Jerry Coyne and P. Z. Myers, those little scamps, are kvetching about the NCSE again. It seems that the NCSE posted a link to this series of videos defending the compatibility of evolution and Christianity. Here is the NCSE’s post:
Interested in exploring the issues raised by science and faith? A free webcast series promises to assemble “thirty of today’s most inspiring Christian leaders and esteemed scientists for a groundbreaking dialogue on how an evolutionary worldview can enrich your life, deepen your faith, and bless our world.” To be broadcast throughout December 2010 and January 2011, “Evolutionary Christianity — Conversations at the Leading Edge of Faith” includes interviews with NCSE Supporter Kenneth R. Miller, discussing “Evolution and the Battle for America’s Soul,” as well as Ian Barbour, John Cobb, Michael Dowd, John F. Haught, Karl W. Giberson, Owen Gingerich, Denis Lamoureux, John Polkinghorne, John Shelby Spong, Charles H. Townes, and a host of further scientists and scholars who regard their acceptance of evolution as expanding and enriching their faith.
Jerry got the ball rolling with a post entitled “NCSE Becomes BioLogos.” BioLogos, recall, is an organization that promotes the consistency of evolution with evangelical Christianity. Jerry writes:
The NCSE should stop promoting this nonsense. Clearly, the panjandrums there have made an explicit decision that they’ll best further the teaching of evolution by cozying up to Christians, even if those Christians (like Kevin Kelly) have a completely teleological and unscientific view of what evolution is. It seems as if they don’t care what kind of evolution is endorsed, just so long as it’s called “evolution.” God directed it toward certain ends? That’s okay! Evolution is “undirected” and “purposeless”? No, we can’t have that, even if it’s true: might scare the Christians!
For what is an organization profited, if it shall gain the whole world, and lose its own soul?
P. Z. posted similar thoughts:
The problem is that the NCSE is not neutral on atheism vs. religion, but has clearly taken a side in preferring one particularly fuzzy, liberal, soft version of Christianity as its ‘acceptable’ religious belief. I have a preference for it myself — it’s what I was brought up in, and I think the country would be in far better shape if there was more widespread support for a faith that quietly defers to science on material matters and supported progressive ethical values — but that does not justify exclusively endorsing it, especially since I think promoting atheism would have even better consequences for the nation. If the NCSE is to be respected as an honest broker, supporting only better science education, it can’t do so by this weird sectarian favoritism.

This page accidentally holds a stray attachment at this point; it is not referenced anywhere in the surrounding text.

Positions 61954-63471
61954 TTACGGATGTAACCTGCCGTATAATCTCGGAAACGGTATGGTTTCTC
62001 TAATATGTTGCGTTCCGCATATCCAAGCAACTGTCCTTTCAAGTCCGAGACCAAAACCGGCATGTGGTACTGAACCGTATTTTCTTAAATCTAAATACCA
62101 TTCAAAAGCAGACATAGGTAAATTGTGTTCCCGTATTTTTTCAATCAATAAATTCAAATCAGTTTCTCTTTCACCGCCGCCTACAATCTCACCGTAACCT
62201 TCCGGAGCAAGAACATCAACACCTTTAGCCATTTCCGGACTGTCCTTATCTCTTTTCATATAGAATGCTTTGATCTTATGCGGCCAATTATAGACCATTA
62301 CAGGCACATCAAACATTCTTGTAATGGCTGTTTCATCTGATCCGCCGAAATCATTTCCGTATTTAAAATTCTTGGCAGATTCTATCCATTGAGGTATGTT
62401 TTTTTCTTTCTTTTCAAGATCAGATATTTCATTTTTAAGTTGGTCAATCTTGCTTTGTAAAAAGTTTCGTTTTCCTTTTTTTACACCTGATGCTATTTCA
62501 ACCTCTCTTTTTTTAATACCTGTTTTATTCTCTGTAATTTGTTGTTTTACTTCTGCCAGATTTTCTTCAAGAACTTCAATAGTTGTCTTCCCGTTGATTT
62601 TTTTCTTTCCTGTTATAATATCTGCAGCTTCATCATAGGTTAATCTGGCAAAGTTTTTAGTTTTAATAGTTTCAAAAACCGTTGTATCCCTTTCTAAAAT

What raises hackles is that once again NCSE is caught promoting a cult event, a group of theologians and preachers gathering to babble incompetently about evolution. As usual, they’re being selective: Spong and Giberson and their ilk will always get a thumbs-up from the NCSE, but they don’t seem to appreciate that they are almost as great a minority as atheists, and that supporting this one slippery version of Christianity is not going to suddenly win over the majority to their side. The fact that most of the participants at this conference are generally nice people is not a reason to argue that they’re right.
Over at the Panda’s Thumb, Richard Hoppe offers a counterpoint.
I generally consider myself pretty touchy about intrusions of religion in places it doesn’t belong, but in this case I just don’t see it. It looks to me like all the NCSE did was post a link to some videos that are likely to be of interest to a large segment of their membership. For what it’s worth, I might want to watch some of those videos myself. What’s the problem? I see nothing in the brief post to suggest the NCSE is endorsing the specific views of the speakers. If the post had said something like, “Contrary to the demented ravings of certain atheist dumbasses there is no conflict between evolution and Christianity. Go watch these videos and learn the TRUTH!” then I think Jerry and P. Z. would have a point. As it is, to attack a pretty tactfully worded announcement with such vitriol seems a bit unfair.
From a strategic standpoint the bigger worry is that people will watch the videos, notice the manifest inadequacies of their arguments, and come away believing more firmly than ever that evolution and Christianity are incompatible. That, at any rate, is the effect such things usually have on me.
If we are to go looking for trouble we can pose a hypothetical. Suppose a group of atheist luminaries got together and produced a series of videos explaining precisely why evolution and Christianity are incompatible. Such a series would certainly be of interest to large segments of the NCSE membership (not just atheists, I would assume) and could be linked to in a manner similar to the above. Would they link? For myself, I’ll worry about it when it happens.
There is a real line that is sometimes crossed in these discussions, and that is where we should focus our attention. It is the line between saying, “Many Christians accept evolution,” which is true and relevant, and saying “Only religious fundamentalists and fanatical atheists think science and faith are at odds,” which is false and unserious. It is the difference between the reasonable statement that it is poor strategy to fight local political battles by sending in polarizing figures who will sidetrack the discussion, and the unreasonable statement that atheists should only express themselves in terms so tame and milquetoast that there is little danger of anyone noticing they are speaking at all.
There are times when it becomes sadly necessary to argue, perhaps heatedly, with our friends. But we should not be looking for excuses to do so.